By Mark Schneider, director of the Institute of Education Sciences (IES)
On Monday, March 22, IES announced its first sponsorship of a challenge with XPRIZE. The Digital Learning Challenge is designed to incentivize developers of digital learning platforms to build, modify, and then test an infrastructure to run rigorous experiments that can be implemented and replicated faster than traditional on-ground randomized control trials. The long-term goal of the competition is to modernize, accelerate, and improve the ways in which we identify effective learning tools and processes that improve learning outcomes.
IES is committed to identifying what works for whom under what circumstances. This consists of multiple tasks: the first is to identify what works—and we all know that by itself is a large hurdle. But knowing that an experiment worked in one or two places for one or two different types of students will never get us to a repertoire of effective practices that fit the multitude of different student populations found in the 100,000+ schools across the nation. That requires systematic replication.
IES has run several rounds of systematic replication RFAs for interventions that have evidence of effectiveness. But just like the original research these replications build upon, the replications will take a long time and change only a few parameters. Fulfilling our commitment to learning what works for whom using these traditional methods is like watching paint dry. It happens, but…
The goal of the challenge is to speed up the process of testing, replicating, retesting, and replicating again across a wider range of demographics than has been done using traditional RCTs.
Here's the key idea behind the competition:
The winning team of the Digital Learning Challenge sponsored by IES will (a) build the best infrastructure to conduct rapid, reproducible experiments and (b) demonstrate the resilience and rigor of this infrastructure in a formal learning context. The winning team must minimally demonstrate its ability to (a) conduct an RCT or QED using any meaningful and substantive educational intervention, and (b) systematically replicate that experiment at least five times in no more than 30 days with (c) at least three distinct demographics. While teams will not be judged on the effectiveness of the intervention they are testing, the intervention cannot be trivial. Teams will be awarded bonus points by Judges if they conduct tests with difficult-to-reach populations.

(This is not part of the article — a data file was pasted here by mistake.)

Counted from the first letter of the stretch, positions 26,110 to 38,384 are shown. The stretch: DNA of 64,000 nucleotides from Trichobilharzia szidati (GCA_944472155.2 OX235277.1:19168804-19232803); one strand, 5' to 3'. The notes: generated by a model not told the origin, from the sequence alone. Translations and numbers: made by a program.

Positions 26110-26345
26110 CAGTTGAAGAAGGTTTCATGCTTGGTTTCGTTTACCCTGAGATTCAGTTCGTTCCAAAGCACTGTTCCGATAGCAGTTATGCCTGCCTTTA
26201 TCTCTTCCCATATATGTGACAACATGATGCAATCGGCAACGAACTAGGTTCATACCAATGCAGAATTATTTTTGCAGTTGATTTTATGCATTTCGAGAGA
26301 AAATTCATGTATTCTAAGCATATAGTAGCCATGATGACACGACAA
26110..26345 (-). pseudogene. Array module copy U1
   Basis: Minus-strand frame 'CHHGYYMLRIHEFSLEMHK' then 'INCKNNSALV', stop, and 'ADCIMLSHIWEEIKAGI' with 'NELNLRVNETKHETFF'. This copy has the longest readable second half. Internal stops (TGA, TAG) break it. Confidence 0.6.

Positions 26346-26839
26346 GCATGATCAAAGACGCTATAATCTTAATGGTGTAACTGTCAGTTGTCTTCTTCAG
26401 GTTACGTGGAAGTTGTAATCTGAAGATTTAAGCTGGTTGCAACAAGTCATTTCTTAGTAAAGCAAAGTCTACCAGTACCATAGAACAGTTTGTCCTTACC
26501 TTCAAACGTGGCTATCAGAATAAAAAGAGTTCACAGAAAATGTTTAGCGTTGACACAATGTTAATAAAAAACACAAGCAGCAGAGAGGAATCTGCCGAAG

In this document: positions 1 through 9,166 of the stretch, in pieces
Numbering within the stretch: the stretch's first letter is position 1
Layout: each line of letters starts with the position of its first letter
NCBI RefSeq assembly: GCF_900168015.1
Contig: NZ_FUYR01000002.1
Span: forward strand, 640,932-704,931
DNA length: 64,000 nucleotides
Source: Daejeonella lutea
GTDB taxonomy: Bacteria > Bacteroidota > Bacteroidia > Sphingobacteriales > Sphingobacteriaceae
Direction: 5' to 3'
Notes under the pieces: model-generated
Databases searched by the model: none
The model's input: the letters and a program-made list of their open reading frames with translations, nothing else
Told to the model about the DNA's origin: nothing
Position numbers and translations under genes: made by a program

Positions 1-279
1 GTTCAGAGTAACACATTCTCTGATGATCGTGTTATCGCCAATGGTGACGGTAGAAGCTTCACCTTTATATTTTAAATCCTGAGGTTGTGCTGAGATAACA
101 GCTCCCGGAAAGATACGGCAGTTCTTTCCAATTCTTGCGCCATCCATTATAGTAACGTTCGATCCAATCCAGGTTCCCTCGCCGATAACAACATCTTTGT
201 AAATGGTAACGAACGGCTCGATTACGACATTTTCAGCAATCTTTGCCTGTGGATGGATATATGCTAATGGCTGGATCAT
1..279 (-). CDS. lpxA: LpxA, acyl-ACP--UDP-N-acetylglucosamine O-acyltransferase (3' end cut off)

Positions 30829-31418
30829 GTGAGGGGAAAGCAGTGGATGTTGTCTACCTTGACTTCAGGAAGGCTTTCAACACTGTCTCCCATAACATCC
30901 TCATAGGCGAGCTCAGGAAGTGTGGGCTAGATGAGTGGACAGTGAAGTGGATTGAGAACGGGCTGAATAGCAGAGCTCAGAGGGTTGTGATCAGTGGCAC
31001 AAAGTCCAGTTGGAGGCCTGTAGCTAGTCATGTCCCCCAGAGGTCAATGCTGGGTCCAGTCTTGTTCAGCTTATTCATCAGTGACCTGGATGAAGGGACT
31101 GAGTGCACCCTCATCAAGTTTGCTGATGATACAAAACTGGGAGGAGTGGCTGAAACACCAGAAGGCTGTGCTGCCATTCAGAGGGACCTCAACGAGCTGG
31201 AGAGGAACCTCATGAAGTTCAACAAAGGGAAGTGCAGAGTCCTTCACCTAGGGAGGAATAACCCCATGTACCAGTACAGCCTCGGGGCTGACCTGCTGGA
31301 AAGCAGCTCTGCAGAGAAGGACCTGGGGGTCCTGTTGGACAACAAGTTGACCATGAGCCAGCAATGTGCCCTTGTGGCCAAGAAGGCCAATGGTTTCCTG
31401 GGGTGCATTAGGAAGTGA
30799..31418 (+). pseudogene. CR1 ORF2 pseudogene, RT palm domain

Consider the challenges this competition poses. Conduct an experiment, learn from it, replicate it across different demographics—including difficult-to-reach ones.
As the rules of the competition lay out, competitive solutions will be those that are best able to demonstrate the robustness of their platform to host a variety of experiments of education interventions, including randomly assigning students, teachers, classrooms, or schools to groups; collecting relevant high-quality data; and conducting reproducible analyses based on those data that demonstrate the capabilities of the platform. Ideally, the winning team will be able to provide comprehensive measures, multi-dimensional representation of learner engagement, robustness of measures in relation to the constructs under measurement, and contextual and granular data, as well.
In this competition, we are not focused on whether the intervention itself works. Rather we are rewarding the ability to deliver high quality experiments. And we are rewarding the ability to collect high quality data that can help refine the intervention as it is tested in new groups. Speed, accuracy, refinement based on data—all of this in the service of constantly improving the intervention, especially by measuring how well the intervention fits the needs of different students, especially traditionally underserved ones.
It’s the ability to learn rapidly from success and from failure and to adjust interventions quickly in light of those data that is at the core of this challenge.
Is this a Big, Hairy, Audacious Goal—a BHAG? You bet it is.